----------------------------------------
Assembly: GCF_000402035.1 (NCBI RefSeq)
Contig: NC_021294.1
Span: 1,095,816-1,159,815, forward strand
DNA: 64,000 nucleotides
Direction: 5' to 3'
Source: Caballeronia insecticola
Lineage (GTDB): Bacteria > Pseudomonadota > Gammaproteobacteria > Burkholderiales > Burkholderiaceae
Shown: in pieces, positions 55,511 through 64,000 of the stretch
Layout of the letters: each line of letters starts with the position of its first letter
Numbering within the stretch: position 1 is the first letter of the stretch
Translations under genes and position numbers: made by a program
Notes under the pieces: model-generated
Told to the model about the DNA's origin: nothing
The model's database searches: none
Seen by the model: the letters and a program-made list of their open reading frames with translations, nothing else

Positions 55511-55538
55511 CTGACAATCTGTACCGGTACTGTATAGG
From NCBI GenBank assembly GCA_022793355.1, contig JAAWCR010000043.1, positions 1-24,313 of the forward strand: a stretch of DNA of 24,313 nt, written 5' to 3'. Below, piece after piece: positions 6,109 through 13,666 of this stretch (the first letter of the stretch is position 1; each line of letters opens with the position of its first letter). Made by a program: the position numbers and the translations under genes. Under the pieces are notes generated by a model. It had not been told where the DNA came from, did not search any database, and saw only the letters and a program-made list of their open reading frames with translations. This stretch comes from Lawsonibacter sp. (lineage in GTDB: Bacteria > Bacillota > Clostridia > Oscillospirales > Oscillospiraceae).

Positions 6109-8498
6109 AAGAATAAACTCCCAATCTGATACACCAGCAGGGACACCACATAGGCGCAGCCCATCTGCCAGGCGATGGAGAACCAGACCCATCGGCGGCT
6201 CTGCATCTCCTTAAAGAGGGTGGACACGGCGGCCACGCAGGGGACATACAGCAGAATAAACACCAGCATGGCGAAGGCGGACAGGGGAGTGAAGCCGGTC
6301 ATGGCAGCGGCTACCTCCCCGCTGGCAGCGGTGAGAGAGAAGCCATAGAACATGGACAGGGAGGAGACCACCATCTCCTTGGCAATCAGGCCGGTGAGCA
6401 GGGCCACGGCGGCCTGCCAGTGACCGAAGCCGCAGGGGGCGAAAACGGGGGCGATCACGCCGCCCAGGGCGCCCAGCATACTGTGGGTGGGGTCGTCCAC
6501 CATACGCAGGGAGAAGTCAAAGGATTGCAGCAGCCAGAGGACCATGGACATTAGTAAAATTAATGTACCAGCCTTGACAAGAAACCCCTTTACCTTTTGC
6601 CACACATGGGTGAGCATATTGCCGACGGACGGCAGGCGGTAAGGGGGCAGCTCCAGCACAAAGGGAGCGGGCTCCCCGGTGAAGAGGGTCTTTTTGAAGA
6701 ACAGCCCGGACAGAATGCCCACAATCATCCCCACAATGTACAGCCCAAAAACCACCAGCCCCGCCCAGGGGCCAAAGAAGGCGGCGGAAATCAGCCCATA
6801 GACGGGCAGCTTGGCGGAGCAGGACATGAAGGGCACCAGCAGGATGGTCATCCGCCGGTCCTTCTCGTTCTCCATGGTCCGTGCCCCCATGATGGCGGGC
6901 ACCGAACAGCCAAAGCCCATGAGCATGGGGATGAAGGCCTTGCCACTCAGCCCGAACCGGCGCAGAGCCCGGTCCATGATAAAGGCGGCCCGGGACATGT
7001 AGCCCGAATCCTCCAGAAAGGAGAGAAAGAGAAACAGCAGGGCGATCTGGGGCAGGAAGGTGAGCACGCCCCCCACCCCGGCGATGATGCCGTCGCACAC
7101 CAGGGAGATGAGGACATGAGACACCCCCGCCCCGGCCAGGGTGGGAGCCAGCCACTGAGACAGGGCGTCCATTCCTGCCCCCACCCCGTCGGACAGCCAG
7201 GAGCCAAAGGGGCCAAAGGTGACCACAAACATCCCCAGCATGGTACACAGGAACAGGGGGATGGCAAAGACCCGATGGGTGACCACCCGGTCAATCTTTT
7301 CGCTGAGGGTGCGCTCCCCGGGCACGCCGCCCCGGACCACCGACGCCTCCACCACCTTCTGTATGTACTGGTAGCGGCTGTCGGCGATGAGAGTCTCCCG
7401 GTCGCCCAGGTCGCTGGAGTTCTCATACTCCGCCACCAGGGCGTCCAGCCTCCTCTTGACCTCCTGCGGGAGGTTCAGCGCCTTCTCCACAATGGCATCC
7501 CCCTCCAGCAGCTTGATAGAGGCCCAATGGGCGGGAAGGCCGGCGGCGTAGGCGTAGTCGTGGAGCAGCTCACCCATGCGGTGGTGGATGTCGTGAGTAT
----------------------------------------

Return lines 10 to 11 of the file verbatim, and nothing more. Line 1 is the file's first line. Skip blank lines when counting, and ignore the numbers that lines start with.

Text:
Numbering within the stretch: position 1 is the first letter of the stretch
Translations under genes and position numbers: made by a program